Senator Booker’s (D-NJ) amendment 2170, “to amend the early learning alignment and improvement grant program under part I of title V of the Elementary and Secondary Education Act of 1965 to ensure that States support early childhood education programs that maintain disciplinary policies that do not include expulsion or suspension of participating children.”
Senator Coons’ (D-DE) amendment 2178, “to encourage increasing the amount of funds available for parent and family engagement.”
Senator McCain’s (R-AZ) amendment 2181, “to allow States to use funding under part A of title I of the Elementary and Secondary Education Act of 1965 to replicate and expand successful practices from high-performing public schools.”
Senator Whitehouse’s (D-RI) amendment 2185, “to support innovation schools.” (You can read the text of this one here: SA 2185. Forgive me if I am not so enthused about yet another “opportunity” for “flexibility” and “autonomy” in the name of “innovation.” I’m too well versed in charter school fraud.)
Senator Blunt’s (R-MO) amendment 2195, “to amend section 1113(c) of the Elementary and Secondary Education Act of 1965 to allow local educational agencies to address the needs of children in schools served by schoolwide programs by providing school-based mental health programs.” This amendment involves only the addition of the term “school based mental health programs” after the term “counseling” related to the development of schoolwide program plans.
Senator Graham’s (R-SC) amendment 2199, “to include entrepreneurship as a local educational agency allowable use of funds under title II.” This amendment is a short one, adding only the phrase, “providing educator training to increase students’ entrepreneurship skills” under Title II, “High Quality Teachers, Principals, and Other School Leaders.”
Senator Alexander’s (R-TN) amendment 2201, “to provide that State assessments not evaluate or assess personal or family beliefs and attitudes, or publicly disclose personally identifiable information.”
Senator Gillibrand’s (D-NY) amendment 2216, “to require a report on cybersecurity education.”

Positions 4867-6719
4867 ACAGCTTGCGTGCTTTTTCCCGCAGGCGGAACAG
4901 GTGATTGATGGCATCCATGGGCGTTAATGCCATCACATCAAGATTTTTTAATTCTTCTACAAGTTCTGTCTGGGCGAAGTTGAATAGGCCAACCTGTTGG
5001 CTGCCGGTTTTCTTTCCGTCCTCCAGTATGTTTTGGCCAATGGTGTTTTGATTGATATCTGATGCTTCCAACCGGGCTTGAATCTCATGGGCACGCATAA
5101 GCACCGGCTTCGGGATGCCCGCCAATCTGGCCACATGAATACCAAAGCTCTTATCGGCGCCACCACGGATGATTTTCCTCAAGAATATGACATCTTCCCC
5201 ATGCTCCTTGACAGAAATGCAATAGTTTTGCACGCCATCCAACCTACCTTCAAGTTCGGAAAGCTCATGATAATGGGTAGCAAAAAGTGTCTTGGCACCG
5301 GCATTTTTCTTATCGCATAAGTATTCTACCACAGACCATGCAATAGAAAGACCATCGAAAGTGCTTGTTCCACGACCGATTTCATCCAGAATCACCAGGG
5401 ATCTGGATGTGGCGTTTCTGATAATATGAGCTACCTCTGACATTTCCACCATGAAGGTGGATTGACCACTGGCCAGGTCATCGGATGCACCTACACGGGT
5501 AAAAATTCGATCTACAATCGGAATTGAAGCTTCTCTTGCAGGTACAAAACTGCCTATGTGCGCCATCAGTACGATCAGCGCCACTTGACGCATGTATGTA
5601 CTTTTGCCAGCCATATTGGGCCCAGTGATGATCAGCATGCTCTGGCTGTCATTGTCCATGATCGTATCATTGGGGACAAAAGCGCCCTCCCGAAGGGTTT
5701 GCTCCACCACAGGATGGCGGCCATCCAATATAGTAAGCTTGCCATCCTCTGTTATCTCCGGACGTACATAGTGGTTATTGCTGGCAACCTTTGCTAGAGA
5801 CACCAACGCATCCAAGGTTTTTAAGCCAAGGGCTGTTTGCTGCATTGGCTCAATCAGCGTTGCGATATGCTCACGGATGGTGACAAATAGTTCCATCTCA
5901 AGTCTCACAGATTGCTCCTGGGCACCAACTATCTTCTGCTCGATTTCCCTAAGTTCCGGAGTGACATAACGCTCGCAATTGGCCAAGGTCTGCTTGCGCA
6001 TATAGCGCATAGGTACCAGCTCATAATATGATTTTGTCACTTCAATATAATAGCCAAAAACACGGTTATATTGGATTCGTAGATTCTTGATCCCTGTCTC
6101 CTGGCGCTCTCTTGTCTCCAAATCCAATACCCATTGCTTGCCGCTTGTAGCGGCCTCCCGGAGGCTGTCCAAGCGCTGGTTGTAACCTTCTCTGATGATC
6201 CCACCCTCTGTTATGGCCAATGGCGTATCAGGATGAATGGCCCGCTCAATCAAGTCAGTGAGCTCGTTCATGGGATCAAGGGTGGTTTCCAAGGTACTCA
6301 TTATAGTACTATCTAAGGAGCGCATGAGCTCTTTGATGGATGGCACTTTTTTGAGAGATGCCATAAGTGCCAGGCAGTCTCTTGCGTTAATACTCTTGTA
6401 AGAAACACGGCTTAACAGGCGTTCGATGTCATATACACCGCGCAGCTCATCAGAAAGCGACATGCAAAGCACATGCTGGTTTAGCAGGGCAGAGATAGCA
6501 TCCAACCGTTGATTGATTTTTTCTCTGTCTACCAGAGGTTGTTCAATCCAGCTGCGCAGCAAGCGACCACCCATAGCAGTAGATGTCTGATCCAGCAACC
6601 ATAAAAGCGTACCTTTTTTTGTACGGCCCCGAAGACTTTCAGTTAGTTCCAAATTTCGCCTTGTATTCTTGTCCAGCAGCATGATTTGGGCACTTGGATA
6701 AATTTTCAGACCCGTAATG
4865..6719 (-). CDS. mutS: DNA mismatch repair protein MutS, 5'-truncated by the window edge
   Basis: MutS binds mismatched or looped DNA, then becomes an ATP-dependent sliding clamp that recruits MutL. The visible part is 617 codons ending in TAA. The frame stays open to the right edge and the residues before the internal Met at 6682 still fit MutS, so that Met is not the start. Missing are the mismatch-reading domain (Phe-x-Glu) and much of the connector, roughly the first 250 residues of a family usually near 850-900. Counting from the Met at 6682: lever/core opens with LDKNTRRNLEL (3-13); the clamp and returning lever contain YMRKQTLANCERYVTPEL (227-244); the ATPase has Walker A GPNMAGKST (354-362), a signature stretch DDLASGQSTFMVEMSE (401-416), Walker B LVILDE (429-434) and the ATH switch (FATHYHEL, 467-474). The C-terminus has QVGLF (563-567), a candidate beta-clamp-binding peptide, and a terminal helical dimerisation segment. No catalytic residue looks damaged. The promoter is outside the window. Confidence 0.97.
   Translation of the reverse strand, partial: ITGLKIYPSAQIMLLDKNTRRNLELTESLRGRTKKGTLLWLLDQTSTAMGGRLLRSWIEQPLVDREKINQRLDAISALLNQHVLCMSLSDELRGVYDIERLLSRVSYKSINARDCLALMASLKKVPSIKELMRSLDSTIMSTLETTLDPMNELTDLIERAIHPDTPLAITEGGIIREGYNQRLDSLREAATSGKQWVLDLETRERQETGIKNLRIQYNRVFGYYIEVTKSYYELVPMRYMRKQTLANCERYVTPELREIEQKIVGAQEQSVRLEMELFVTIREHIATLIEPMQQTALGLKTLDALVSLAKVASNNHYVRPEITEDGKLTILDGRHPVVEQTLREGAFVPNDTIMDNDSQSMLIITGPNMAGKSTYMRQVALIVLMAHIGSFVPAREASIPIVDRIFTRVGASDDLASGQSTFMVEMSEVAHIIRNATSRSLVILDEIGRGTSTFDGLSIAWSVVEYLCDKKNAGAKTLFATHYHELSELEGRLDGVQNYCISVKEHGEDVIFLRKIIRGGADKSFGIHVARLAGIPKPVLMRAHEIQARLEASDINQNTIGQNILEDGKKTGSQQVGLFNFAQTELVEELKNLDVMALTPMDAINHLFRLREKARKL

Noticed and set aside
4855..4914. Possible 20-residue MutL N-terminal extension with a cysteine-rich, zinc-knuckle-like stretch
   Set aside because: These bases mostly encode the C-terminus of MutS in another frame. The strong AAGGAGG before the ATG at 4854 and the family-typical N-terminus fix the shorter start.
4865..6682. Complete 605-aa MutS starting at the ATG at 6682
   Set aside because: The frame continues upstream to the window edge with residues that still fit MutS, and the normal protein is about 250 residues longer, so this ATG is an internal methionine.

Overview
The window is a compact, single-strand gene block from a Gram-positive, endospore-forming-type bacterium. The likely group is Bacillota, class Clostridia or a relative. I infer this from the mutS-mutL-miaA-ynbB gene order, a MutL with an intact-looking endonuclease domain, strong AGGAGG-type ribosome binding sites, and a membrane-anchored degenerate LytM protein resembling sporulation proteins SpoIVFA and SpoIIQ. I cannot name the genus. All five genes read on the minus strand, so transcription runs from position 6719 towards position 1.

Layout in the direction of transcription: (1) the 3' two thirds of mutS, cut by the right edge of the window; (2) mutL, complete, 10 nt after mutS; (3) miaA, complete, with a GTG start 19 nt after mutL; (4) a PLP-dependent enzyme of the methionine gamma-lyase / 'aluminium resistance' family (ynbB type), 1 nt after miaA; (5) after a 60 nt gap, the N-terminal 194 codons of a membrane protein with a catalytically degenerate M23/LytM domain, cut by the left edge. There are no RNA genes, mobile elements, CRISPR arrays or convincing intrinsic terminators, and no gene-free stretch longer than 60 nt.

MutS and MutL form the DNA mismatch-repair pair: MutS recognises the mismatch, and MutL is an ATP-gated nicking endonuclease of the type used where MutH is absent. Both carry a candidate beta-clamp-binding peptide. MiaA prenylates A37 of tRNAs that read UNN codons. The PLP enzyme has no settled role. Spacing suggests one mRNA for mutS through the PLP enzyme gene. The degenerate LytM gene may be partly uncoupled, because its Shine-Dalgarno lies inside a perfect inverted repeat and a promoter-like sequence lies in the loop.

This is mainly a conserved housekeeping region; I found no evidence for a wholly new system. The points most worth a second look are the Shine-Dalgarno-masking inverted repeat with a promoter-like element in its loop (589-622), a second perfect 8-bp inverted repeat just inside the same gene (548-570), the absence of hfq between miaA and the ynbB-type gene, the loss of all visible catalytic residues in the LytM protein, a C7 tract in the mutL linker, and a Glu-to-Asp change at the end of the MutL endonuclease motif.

Senator Booker’s (D-NJ) amendment 2224, “to assess and improve educator support and working conditions.” This was the amendment resulting from the BATs/AFT survey on teacher well being.
Senator Bennet’s (D-CO) amendment 2225, “to improve title I by including information about assessments in the categories of information that parents have a right to know about.” Text for this amendment can be found here: SA 2225 Included in the information that this amendment covers is the time students are to spend taking standardized tests.
Senator Cornyn’s (R-TX) amendment 2227, “to reauthorize the Education Flexibility Partnership Act of 1999.” This amendment allows for schools that are garnering high test scores to have rules relaxed so that they might try “innovative” (there’s that word again) methods. However, if the test scores slip, no more relaxed requirements. Read the details here: SA 2227.
Senator Lee’s (R-UT) amendment 2234, “to establish a rule of construction regarding travel to and from school.” This brief amendment concerns the right of parents to allow their children to travel to school by bicycle, car, bus, or on foot, and the right of parents to determine modes of travel that are age-appropriate for their children.
As I was writing this post, the Senate passed its ESEA reauthorization. (For a great post on the issue, see Diane Ravitch’s take, posted July 16, 2015.) I will continue posting on the last of the amendment action on the Senate floor, right up to the final passage of the Senate ESEA version.